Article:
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30

The distinctions are often subtle: The touring bike will of course be slightly more heavily built (generally a steel frame). The touring bike will have a longer wheelbase. You will generally notice that the space between the seat tube and the rear wheel is fairly wide. (The longer wheelbase serves 3 purposes: More stable, smoother ride, better fender ...


23

It's more or less a math question. A way from Athen to London without using a ferry if not absolutely necessary (Canal), it is approximately 3200 kilometers. So if you have an average speed of 15 km/h (mountainbike) or maybe 25 km/h (racing bicycle) it would take approximately 214 respectively 128 hours to cycle the route. As always for such rough ...


19

Get a printed map and look for the 'postal roads'... There are 'postal roads' in Switzerland that are closed to normal cars. These go over some high passes that are just not wide enough for regular traffic. They are called 'postal roads' because only the post bus goes on them. What is amazing about them is the descents - you can ride 'TdF' style without ...


13

Doesn't address your question with regard to maps, but I've found it easier to work from turn-by-turn cue sheets instead. I almost always ride a predetermined route, even if it's just something quickly charted up pre ride. Luxury is of course having access to google maps and being able to print out directions. I print out (or write out, sometimes you have to ...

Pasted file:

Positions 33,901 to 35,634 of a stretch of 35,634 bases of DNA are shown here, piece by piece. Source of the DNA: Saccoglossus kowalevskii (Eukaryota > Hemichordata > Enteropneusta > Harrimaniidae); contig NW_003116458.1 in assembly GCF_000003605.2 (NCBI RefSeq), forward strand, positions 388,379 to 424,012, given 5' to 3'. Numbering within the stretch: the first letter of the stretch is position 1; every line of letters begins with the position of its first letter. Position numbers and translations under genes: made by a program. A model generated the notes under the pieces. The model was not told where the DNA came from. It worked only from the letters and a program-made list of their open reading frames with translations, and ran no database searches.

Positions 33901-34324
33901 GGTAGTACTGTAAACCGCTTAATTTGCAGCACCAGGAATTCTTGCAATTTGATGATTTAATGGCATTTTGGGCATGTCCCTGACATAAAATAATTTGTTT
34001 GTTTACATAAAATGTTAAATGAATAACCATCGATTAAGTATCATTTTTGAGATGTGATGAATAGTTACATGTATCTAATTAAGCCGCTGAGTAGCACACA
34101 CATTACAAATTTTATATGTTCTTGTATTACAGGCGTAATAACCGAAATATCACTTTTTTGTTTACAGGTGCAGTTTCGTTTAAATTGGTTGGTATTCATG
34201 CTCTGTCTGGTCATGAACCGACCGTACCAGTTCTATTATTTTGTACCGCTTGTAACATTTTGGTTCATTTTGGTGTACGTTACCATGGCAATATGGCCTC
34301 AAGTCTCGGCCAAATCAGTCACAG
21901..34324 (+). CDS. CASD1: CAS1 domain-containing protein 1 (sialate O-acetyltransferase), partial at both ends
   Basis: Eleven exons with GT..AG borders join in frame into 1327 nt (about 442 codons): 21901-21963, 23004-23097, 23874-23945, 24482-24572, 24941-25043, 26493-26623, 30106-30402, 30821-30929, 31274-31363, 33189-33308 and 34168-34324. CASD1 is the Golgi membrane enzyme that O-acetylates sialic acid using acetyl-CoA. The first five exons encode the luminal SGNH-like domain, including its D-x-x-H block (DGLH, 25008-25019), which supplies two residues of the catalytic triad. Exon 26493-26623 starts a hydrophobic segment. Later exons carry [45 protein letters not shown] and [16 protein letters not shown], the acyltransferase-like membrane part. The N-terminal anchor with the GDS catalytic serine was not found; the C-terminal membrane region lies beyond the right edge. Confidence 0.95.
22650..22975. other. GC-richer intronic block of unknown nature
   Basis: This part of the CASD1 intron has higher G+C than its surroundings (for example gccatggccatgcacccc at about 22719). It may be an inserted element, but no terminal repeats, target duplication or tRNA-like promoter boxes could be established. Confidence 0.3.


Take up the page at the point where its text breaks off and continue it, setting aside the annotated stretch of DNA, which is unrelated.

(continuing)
12

I bring enough to dress small cuts and stop bleeding, at least until 911 could get to me. If you're riding in areas you might not be able to be reached by emergency services, or if you have particular medical issues that need specialty supplies, a kit like this would insufficient. Bandages/band-aids of a few different sizes Gauze -- usually a small roll ...


12

Mountain bikes have been pressed into service as touring machines for a long time. Old hardtail mountain bikes make great, bristly touring machines, and they're fun to ride. Tires The first thing you'll want to look at are the tires. Most mountain bikes come with knobby tires for riding on dirt and gravel. A set of slicks or semi-slick tires will decrease ...


11

Probably what you want is a "hybrid" or "commuter" bike. Flat handlebars (like a mountain bike), smooth road tires (but a bit fatter than on a racing bike), usually the right stuff for mounting a rack and fenders. Go down to your Local Bike Shop and look at what they have. Make sure it's a store that basically just does bicycles, not a department store that ...